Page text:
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March 13, 2014

In Our Opinion: Bar's online post crossed the line

The Daily Star

---- — We’re not naive enough to get outraged about the fact that some local college kids did some pretty heavy drinking recently to celebrate “St. Oney’s Day.” 

Nor is there anything wrong with local bars capitalizing on this made-up holiday, which sprang up a few years ago when the State University College at Oneonta had the temerity to schedule a spring break that coincided with St. Patrick’s Day. 

The Red Jug Pub declaring itself the St. Oney’s Day “headquarters,” and offer green beer, corned beef sandwiches and drink specials? That’s just a smart business decision. 

As a bar owner, it’s a fine line between encouraging your patrons to have fun, and veering into the territory of promoting excessive drinking. 

Sharing an image on Instagram that read, “Me blacking out when I’m drunk is God’s way of telling me that what I do when I drink is none of my business,” and calling it “a St. Oney’s Day poster”?

That’s crossing the line. 

In fact, it may be crossing a legal line. Oneonta Police Chief Dennis Nayor told The Daily Star he thought the post was potentially prohibited, and that he was planning to contact the state liquor authority about it. 

Whether it is illegal or not, it’s certainly irresponsible. From a quick survey of the “#stoneysday” hashtag on Instagram and Twitter, our local students don’t need too much encouragement when it comes to excessive drinking. What they could probably use is someone encouraging them to be safe and responsible.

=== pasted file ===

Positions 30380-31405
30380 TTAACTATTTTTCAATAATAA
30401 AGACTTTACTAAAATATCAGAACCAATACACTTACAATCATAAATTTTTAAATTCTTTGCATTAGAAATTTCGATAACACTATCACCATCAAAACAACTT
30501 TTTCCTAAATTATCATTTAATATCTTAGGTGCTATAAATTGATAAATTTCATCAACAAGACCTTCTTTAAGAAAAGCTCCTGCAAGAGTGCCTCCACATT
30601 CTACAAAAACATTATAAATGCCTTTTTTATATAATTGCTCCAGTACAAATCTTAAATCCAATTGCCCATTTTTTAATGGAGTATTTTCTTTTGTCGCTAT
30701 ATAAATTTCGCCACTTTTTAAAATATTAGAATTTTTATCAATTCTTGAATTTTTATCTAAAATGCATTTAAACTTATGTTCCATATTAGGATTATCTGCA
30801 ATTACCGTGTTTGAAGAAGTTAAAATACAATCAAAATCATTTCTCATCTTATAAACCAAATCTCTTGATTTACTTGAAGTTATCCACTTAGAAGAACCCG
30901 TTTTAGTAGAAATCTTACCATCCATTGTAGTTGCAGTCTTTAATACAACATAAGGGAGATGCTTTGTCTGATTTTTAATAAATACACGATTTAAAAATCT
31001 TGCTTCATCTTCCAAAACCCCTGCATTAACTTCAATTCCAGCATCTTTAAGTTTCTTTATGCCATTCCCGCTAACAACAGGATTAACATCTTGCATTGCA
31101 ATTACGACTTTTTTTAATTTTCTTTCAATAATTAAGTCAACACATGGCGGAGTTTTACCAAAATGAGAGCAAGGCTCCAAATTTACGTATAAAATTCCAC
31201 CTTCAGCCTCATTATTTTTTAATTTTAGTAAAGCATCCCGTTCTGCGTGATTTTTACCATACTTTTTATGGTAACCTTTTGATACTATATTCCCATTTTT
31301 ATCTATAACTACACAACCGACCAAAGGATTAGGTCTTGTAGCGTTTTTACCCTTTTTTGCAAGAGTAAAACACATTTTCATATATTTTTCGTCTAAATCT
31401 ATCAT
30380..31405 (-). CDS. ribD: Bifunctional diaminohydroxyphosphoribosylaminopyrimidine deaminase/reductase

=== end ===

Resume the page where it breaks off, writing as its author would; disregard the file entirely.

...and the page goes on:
We’re not naive enough to think that one picture on Instagram is going to make an appreciable difference in how hundreds of college students behave. Certainly none of the 36 people who clicked “like” on the photo were previously unaware of the concept of being blackout drunk. 

But if students aren’t mature enough to know their own limits, someone else has to do it for them. 

Common Council member Dave Rissberger said the longer he looked at the Instagram post, the angrier he became. 

“As a parent,” Rissberger said, “it gives me the impression that my kid or a friend of mine could go into that bar and drink until they can’t breathe, and no one in that bar is going to do a damn thing about it.”

And what seems outrageous to Rissberger probably sounds like an open invitation to a good time to some students. 

While some people (including some who have commented on The Daily Star’s website) have a “kids will be kids” attitude about St. Oney’s Day, we don’t just have to accept irresponsible behavior in our community — or from our local businesses. We can speak out against it, and demand better from everyone involved.